You’ve decided it is time to explore new career opportunities and you realize you haven’t even seen your resume since your last job search several years ago. In my experience, most candidates simply add their current job responsibilities and accomplishments to the experience section and ‘presto’, their new resume is complete. This might not be a problem for someone who has only been in the business for a few years or for candidates who very rarely change jobs. But for many, this results in resumes that run ten pages long.
One way to keep your resume fresh is to take a look at it every few months and be sure to add your accomplishments on an ongoing basis. If your resume has been untouched for a couple years, it’s probably time for a spring cleaning. Here are some helpful hints to think about when brushing up an old resume.
- Is it relevant? – If you have been in the software business for more than ten years, you probably have used several technologies over your career and many of them may be completely irrelevant. Go over the technologies on your resume and decide which ones are still relevant in today’s software world, and also which you still would feel comfortable with if given a task. ‘Relevance’ can be difficult to gauge, since some employers using legacy systems might appreciate a legacy background. If you had experience with a language ten years ago and haven’t used it since, it probably doesn’t belong on the resume.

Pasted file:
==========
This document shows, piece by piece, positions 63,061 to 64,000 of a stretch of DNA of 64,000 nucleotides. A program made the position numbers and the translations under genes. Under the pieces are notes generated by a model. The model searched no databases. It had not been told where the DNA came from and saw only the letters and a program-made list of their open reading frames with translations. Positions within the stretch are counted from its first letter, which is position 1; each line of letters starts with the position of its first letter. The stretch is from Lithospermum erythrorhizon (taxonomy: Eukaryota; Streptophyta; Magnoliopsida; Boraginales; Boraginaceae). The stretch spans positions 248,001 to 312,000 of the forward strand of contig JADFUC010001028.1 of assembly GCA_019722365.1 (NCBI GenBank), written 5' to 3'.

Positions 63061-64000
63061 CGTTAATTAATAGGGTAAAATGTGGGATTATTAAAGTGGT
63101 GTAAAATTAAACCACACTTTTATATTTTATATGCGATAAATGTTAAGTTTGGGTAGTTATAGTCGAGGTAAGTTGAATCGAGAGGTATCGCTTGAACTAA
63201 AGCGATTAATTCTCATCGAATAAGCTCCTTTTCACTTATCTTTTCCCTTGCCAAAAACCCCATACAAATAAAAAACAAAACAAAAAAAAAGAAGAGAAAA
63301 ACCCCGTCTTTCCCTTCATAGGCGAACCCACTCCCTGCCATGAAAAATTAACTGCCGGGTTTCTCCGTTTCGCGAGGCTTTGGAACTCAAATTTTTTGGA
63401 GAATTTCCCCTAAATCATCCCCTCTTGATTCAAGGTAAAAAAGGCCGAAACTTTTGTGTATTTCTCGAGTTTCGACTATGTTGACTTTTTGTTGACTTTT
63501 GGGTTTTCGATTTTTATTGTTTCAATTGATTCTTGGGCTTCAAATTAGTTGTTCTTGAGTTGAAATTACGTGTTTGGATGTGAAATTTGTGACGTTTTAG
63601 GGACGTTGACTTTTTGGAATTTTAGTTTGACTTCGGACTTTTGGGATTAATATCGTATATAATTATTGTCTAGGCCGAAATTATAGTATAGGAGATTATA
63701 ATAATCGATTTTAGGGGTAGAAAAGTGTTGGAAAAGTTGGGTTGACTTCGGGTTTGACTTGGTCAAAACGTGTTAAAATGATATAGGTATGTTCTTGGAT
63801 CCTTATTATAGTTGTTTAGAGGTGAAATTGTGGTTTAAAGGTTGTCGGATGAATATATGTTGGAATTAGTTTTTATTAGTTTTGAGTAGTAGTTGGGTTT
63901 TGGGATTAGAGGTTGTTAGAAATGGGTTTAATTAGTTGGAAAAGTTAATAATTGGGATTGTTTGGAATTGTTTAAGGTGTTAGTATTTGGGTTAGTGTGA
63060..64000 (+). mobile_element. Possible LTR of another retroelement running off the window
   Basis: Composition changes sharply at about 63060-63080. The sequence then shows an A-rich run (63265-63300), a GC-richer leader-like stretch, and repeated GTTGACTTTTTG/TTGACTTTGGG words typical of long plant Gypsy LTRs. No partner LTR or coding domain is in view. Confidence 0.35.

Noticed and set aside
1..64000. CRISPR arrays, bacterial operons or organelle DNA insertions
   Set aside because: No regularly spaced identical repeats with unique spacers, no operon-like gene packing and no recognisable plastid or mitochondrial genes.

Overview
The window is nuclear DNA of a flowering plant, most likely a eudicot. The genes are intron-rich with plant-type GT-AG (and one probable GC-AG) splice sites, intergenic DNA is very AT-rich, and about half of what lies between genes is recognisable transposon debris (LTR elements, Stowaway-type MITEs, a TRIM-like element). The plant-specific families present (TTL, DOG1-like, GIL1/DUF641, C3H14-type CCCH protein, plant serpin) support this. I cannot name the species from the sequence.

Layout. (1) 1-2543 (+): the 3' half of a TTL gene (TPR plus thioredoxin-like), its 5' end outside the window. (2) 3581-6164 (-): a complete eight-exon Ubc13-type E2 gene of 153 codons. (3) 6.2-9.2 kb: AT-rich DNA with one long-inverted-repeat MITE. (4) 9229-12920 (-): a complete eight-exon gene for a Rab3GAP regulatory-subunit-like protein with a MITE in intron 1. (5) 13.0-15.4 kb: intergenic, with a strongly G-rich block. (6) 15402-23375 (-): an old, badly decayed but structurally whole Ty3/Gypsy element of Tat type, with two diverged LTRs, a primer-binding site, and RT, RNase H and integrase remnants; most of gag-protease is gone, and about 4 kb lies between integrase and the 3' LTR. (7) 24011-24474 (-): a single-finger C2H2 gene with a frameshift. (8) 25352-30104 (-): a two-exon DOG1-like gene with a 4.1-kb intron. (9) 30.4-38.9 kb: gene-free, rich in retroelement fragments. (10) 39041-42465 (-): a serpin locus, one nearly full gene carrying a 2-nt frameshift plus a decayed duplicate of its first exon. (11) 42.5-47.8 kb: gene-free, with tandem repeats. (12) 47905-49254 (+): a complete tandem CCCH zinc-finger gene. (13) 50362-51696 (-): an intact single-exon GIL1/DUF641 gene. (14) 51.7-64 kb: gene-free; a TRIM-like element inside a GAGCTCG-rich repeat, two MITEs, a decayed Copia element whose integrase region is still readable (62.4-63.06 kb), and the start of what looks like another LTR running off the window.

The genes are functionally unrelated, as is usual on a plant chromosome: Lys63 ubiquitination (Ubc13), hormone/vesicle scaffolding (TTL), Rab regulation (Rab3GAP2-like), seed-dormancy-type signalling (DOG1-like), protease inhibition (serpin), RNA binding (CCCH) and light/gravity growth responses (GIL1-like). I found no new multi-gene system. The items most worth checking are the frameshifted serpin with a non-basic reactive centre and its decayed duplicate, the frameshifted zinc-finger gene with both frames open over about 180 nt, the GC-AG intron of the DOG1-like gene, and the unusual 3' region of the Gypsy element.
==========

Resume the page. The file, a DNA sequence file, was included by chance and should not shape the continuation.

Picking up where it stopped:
- Stay in the present – Your most recent projects are generally the ones that are likely to get the attention of a potential new employer. A two page resume should be enough for most anyone, so be sure to use this limited space wisely by providing more details on your latest work and fewer details on older projects (only exception is if your current work is not as attractive as your prior experience). For jobs you held over ten years ago, try to summarize your experience into a few brief sentences. If you have been a professional for over ten years, internships and any non-technical positions should probably be completely omitted.
- T M I ? – ‘Too Much Information’ is the most common reason resumes reach unmanageable lengths. You may have had ten projects in the past few years at your current position, but providing every detail of each of those ten projects is both unnecessary and foolish. Remember that your resume isn’t meant to be a diary or a log of every line of code you’ve ever written – it’s meant to highlight your greatest accomplishments. By adding too much information you are simply watering down the strong message that you want to convey. Keep the resume under three pages and save a tree!
- Updated names – Software products change owners and names quite often, so stay abreast of current names for products. Java naming conventions have changed significantly over the past couple years (Java EE and Java SE replacing J2EE and J2SE), so be sure to look over your resume for any names that may be out of use.